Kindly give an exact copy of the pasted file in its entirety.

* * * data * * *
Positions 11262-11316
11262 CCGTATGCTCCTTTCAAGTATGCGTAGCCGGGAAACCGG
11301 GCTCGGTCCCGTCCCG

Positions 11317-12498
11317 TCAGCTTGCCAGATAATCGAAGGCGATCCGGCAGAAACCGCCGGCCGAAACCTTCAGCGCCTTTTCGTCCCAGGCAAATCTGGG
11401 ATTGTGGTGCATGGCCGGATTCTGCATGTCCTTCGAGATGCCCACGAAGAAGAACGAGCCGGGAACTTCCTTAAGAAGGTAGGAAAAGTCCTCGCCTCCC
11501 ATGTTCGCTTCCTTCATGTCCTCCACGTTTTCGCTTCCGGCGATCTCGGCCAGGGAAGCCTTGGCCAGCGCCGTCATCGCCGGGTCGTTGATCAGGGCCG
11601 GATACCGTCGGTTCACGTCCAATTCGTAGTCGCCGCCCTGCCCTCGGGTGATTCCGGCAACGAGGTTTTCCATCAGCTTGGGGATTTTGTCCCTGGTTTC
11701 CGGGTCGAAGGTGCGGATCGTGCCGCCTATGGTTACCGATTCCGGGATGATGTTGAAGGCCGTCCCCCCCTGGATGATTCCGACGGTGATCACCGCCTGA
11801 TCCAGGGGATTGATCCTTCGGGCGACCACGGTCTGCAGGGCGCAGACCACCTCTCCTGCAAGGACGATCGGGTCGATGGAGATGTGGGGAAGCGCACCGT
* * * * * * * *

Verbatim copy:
Positions 11262-11316
11262 CCGTATGCTCCTTTCAAGTATGCGTAGCCGGGAAACCGG
11301 GCTCGGTCCCGTCCCG

Positions 11317-12498
11317 TCAGCTTGCCAGATAATCGAAGGCGATCCGGCAGAAACCGCCGGCCGAAACCTTCAGCGCCTTTTCGTCCCAGGCAAATCTGGG
11401 ATTGTGGTGCATGGCCGGATTCTGCATGTCCTTCGAGATGCCCACGAAGAAGAACGAGCCGGGAACTTCCTTAAGAAGGTAGGAAAAGTCCTCGCCTCCC
11501 ATGTTCGCTTCCTTCATGTCCTCCACGTTTTCGCTTCCGGCGATCTCGGCCAGGGAAGCCTTGGCCAGCGCCGTCATCGCCGGGTCGTTGATCAGGGCCG
11601 GATACCGTCGGTTCACGTCCAATTCGTAGTCGCCGCCCTGCCCTCGGGTGATTCCGGCAACGAGGTTTTCCATCAGCTTGGGGATTTTGTCCCTGGTTTC
11701 CGGGTCGAAGGTGCGGATCGTGCCGCCTATGGTTACCGATTCCGGGATGATGTTGAAGGCCGTCCCCCCCTGGATGATTCCGACGGTGATCACCGCCTGA
11801 TCCAGGGGATTGATCCTTCGGGCGACCACGGTCTGCAGGGCGCAGACCACCTCTCCTGCAAGGACGATCGGGTCGATGGAGATGTGGGGAAGCGCACCGT